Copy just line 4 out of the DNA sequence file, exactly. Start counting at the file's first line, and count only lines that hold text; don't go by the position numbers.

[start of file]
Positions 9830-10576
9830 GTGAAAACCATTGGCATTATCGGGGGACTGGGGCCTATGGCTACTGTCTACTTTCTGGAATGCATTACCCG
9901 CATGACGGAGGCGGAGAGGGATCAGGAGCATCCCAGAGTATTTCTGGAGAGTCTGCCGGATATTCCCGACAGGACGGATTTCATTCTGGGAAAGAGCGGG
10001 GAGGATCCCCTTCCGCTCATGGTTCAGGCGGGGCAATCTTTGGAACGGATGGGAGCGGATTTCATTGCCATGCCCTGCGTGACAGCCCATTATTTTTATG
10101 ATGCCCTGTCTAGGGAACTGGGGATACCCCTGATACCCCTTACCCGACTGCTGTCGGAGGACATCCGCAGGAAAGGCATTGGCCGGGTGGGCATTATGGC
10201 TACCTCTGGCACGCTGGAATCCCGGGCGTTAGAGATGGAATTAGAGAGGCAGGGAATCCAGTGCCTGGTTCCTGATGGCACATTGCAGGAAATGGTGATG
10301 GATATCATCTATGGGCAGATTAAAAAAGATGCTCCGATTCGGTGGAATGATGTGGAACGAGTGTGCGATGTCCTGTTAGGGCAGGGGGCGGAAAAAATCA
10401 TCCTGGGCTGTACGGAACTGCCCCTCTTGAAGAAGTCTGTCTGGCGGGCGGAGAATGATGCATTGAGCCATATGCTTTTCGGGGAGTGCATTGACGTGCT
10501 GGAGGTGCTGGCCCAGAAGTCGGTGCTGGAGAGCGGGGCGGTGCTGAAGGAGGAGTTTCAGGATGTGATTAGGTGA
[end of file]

10001 GAGGATCCCCTTCCGCTCATGGTTCAGGCGGGGCAATCTTTGGAACGGATGGGAGCGGATTTCATTGCCATGCCCTGCGTGACAGCCCATTATTTTTATG